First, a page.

Tuesday, August 09, 2005

Move over, Jerry Lewis

Bill Clinton isn't about to let the world forget what a smug, sanctimonious blow-hard he can be. It's no surprise the worst of him comes out in an interview with Le Monde. I can imagine the reporter's unwavering and adoring gaze heating up the ego of France's second-favorite American man. Well, he gave them what they wanted:
"We cannot isolate ourselves from the world behind walls."
Here we go again ... Which is it? Are we a problem because of globalization and the incessant march of our influence around the world, or are we crouched behind our stockade in a paranoiac last stand against foes who are only trying to get us to change?
"We cannot kill all our enemies."
If you say so, pardner. This kind of all-or-nothing approach got us nowhere back when Clinton was president. It's merely a stalling tactic of those who prefer the safety of deliberation over the potential for blame that comes with action.
"We need a strategy which will create more partners and fewer terrorists." Americans' destiny is closely tied to that of other people." He cited the example of U.S. aid raised for victims of the Dec. 26 earthquake and tsunami in the Indian Ocean, and linked it to an increase in the proportion of Indonesians who had a favorable opinion of the United States."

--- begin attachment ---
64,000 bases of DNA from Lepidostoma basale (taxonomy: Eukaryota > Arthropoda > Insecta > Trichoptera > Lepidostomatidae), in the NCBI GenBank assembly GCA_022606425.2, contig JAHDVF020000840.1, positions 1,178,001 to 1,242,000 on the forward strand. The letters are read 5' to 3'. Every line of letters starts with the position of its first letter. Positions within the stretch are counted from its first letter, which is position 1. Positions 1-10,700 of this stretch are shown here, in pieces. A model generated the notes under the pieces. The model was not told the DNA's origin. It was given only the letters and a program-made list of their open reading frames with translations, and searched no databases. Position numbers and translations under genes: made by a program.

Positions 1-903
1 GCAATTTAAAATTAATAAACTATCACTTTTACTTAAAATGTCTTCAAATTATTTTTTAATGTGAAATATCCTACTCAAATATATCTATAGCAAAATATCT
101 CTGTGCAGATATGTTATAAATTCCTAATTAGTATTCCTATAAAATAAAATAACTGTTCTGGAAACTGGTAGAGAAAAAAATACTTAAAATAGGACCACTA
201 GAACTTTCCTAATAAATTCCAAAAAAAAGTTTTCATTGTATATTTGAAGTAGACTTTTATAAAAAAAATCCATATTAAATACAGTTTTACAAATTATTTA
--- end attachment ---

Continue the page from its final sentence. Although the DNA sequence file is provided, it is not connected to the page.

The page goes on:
Oddly, Clinton is referring to a poll conducted in February by the Heritage Foundation. He just loves those polls. Why don't we hand over Arkansas to the good people of Aceh? Then they'll really like us! Clinton makes it look as if Democrats are suggesting once again that we put American policy up for a referendum in places populated by people who clearly do not share our vision and goals. They'd better wise up before 2008.
"It can't but improve our image when we show that we can be selfless, that we want to build a world with others, by understanding their problems, by helping them both for our interests and for shared objectives," Clinton said.
This blinkered optimism would be funny if it were not costing so many innocent lives. We do not share objectives with Islamists.
He also urged the use of religion to resolve conflicts rather than to create them.
Clinton said he regretted the rejection of the European Union constitution by French and Dutch voters in referendums earlier this year. "It is difficult to overcome the reflexes of national
identity. But you will get there."
Talk about condescending. And misleading. Why does he presume that those who voted no did so out of a reflexive sense of national identity and not out of reasoned concerns over the prospect of common policies, economics, and immigration?

I imagine that all over France this morning, Le Monde readers were gazing wistfully at a photo of Clinton's big, grinning mug (or maybe he was making his "I feel your pain" face--I haven't seen the paper yet). Can't they all chip in and get him an old farmhouse in Provence? Or maybe a sleazy little bachelor pad down in Marseille? You can have him for a while. We won't mind.


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